Sexual Privacy

Article Source: The Yale Law Journal, Vol. 128, No. 7, pp. 1792-2121, May 2019
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Time to Read: 2 minute read
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Sexual privacy is based on social norms about access to information about the human body, gender identity, sexuality, and intimacy. Criminal and tort law do not fully address violations of sexual privacy. Digital technology magnifies the harm from violations of sexual privacy.


Policy Relevance:

Sexual privacy should be better recognized and protected.


Key Takeaways:
  • Violations of sexual privacy include the use of hidden cameras to film people in restrooms, “up-skirt” photographs, posting of explicit images without permission, and the creation of fake sex videos by inserting people's faces into pornography.
  • Criminal law does not provide comprehensive protection for sexual privacy; for example, a “revenge porn” law enacted in Maryland only applies to images posted on the Internet, but excludes images sent to colleagues, friends, and family via email or text.
  • Tort law, including the tort of intentional infliction of emotional distress, provides redress for some sexual privacy invasions.
  • “Sextortion” occurs when a perpetrator obtains nude images of a victim and threatens to release the images unless the victim participates in explicit sex videos; sextortion of an adult violates federal laws against computer hacking, extortion, or stalking.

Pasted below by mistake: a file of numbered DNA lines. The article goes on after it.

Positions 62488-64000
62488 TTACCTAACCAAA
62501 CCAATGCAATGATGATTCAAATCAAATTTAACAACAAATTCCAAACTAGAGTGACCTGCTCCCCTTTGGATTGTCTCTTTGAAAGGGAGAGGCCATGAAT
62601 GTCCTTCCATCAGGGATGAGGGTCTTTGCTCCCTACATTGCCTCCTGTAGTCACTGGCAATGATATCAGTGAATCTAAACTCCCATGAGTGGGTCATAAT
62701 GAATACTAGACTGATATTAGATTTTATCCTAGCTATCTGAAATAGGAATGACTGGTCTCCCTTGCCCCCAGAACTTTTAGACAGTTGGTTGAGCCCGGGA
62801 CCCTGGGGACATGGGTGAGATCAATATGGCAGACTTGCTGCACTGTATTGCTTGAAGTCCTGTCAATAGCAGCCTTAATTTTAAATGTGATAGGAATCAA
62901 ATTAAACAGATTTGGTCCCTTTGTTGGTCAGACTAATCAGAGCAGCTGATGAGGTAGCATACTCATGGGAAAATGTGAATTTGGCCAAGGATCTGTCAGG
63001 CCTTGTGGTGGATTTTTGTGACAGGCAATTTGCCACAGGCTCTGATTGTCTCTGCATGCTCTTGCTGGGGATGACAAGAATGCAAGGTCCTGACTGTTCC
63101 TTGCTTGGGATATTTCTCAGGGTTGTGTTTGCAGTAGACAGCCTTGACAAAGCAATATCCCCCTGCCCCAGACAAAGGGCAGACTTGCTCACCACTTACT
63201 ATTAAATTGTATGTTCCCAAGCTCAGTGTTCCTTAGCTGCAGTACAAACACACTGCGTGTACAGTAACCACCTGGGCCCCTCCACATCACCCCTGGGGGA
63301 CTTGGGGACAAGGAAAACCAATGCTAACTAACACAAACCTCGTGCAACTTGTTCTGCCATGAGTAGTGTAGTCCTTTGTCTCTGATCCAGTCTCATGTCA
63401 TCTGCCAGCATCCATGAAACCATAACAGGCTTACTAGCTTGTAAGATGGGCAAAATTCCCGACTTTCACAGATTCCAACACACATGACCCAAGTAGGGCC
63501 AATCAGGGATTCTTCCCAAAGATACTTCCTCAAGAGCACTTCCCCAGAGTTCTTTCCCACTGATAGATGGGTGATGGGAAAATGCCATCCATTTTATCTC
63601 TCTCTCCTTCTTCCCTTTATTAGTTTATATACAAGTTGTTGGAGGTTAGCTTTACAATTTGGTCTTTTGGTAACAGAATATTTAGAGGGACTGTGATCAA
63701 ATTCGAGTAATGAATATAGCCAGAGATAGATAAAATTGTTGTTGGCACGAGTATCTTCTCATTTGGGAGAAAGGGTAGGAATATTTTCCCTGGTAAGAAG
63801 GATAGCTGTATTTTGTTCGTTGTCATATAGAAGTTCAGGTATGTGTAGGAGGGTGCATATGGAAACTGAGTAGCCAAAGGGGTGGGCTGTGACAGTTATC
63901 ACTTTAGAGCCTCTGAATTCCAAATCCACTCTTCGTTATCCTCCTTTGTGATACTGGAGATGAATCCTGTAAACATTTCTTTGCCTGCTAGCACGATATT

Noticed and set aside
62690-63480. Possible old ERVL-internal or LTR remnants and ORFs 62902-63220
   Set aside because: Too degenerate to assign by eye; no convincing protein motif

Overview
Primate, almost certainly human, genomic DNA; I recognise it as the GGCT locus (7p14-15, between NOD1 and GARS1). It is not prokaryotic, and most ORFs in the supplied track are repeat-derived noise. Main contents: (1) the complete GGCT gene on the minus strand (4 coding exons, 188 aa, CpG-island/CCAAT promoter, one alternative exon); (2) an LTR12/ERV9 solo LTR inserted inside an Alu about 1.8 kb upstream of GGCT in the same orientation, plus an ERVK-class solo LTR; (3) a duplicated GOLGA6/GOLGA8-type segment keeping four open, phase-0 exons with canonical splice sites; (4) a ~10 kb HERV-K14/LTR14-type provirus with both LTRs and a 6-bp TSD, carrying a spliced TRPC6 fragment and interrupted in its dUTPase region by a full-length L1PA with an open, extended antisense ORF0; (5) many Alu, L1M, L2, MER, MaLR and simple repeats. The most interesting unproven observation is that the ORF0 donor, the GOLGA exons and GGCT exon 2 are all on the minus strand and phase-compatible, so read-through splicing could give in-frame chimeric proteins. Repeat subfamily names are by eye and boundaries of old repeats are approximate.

• An invasion of sexual privacy law should require proof that the defendant knowingly engaged in recording, fabricating, or disclosing information involving images of a private area or sex act.
    • The law should require proof that the defendant knew he acted without consent.
    • Penalties should be enhanced for violations motivated by bias.
  • Online service providers are immune from liability under Section 230 of the Communications Decency Act; this law should be amended so that platforms that knowingly and intentionally leave up unlawful and harmful content are not protected from liability.
  • Digital technology magnifies the harm from violations of sexual privacy, as networked technologies allow violations on a large scale and attacks from around the world; search engines ensure that posts remain visible far into the future.



Danielle Citron

About Danielle Citron

Danielle Citron is the Jefferson Scholars Foundation Schenck Distinguished Professor in Law at the University of Virginia School of Law. She writes and teaches about privacy, free expression and civil rights. She is an Affiliate Scholar at the Stanford Center on Internet and Society, Affiliate Fellow at the Yale Information Society Project, Senior Fellow at Future of Privacy, Affiliate Faculty at the Berkman Klein Center at Harvard Law School, and a Tech Fellow at the NYU Policing Project.